LONDON (Reuters) – The digital pound should be at the center of the UK’s efforts to bolster the City of London’s global appeal as a post-Brexit financial center, the CityUnited Project think tank said Friday.
The Treasury Department is to lay out proposals to improve the attractiveness of the UK capital market after Amsterdam turned London to become the main hub for stock trading in Europe after the city was cut off from the European Union on December 31.
CityUnited chairman Daniel Hodson said the city now has a “huge majority” who believe it is better to focus on improving the competitiveness of the financial sector than to postpone change in the hope of gaining access to the EU.
“The central bank digital currency (CBDC) must be the foundation of a competitive post-Brexit city, or China will steal the long way from us,” Hodson told Reuters.
China plans to use its digital yuan at the 2022 Winter Olympics in Beijing.
“The Bank of England is talking about CBDC, but this should be a higher priority as this technology is the future and will bring other benefits such as real-time regulation to reduce costs,” Hodson said.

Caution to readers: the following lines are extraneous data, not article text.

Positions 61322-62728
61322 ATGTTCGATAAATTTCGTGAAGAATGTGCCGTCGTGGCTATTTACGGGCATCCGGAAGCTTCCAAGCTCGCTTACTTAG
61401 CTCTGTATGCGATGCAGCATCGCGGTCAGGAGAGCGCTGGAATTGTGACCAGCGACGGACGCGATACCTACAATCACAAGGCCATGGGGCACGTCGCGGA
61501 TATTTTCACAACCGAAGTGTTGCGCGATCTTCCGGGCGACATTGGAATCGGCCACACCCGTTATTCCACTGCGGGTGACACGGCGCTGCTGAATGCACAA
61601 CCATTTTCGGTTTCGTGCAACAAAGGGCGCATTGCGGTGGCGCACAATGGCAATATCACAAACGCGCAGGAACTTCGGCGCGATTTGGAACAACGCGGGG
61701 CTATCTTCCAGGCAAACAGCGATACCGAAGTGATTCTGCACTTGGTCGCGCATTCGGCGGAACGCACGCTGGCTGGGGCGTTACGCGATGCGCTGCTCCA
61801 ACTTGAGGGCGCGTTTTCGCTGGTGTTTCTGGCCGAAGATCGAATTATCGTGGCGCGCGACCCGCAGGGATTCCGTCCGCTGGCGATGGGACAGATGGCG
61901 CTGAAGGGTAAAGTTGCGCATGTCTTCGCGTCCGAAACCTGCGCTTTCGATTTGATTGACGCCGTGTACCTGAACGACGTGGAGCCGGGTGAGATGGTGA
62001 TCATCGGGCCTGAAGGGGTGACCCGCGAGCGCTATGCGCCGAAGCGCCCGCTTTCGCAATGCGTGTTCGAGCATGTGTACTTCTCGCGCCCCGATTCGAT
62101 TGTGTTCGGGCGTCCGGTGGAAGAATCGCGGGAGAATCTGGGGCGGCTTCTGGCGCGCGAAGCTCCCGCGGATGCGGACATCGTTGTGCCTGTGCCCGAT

The Bank of England did not give a timeframe for any decision.
CityUnited, founded by euro-skeptic politicians and veteran City Hodson, former chief executive of the London Futures Exchange, now part of ICE, has provided 24 recommendations for reforming financial services.
They have just been presented to a UK government working group set up by Prime Minister Boris Johnson this month to use Brexit freedoms to reduce bureaucracy and spur growth.
The digital pound will allow you to spend and track shares of the currency without costly overhead costs, helping to collect and distribute taxes in real time, and create more effective market control in real time, according to CityUnited.
Regulators should also be required to maintain the attractiveness and openness of UK markets and encourage the development of “parallel markets” for trading euro-denominated products outside of the block for international investors, he added.
Hugh Jones’ reporting; editing by Jonathan Oatis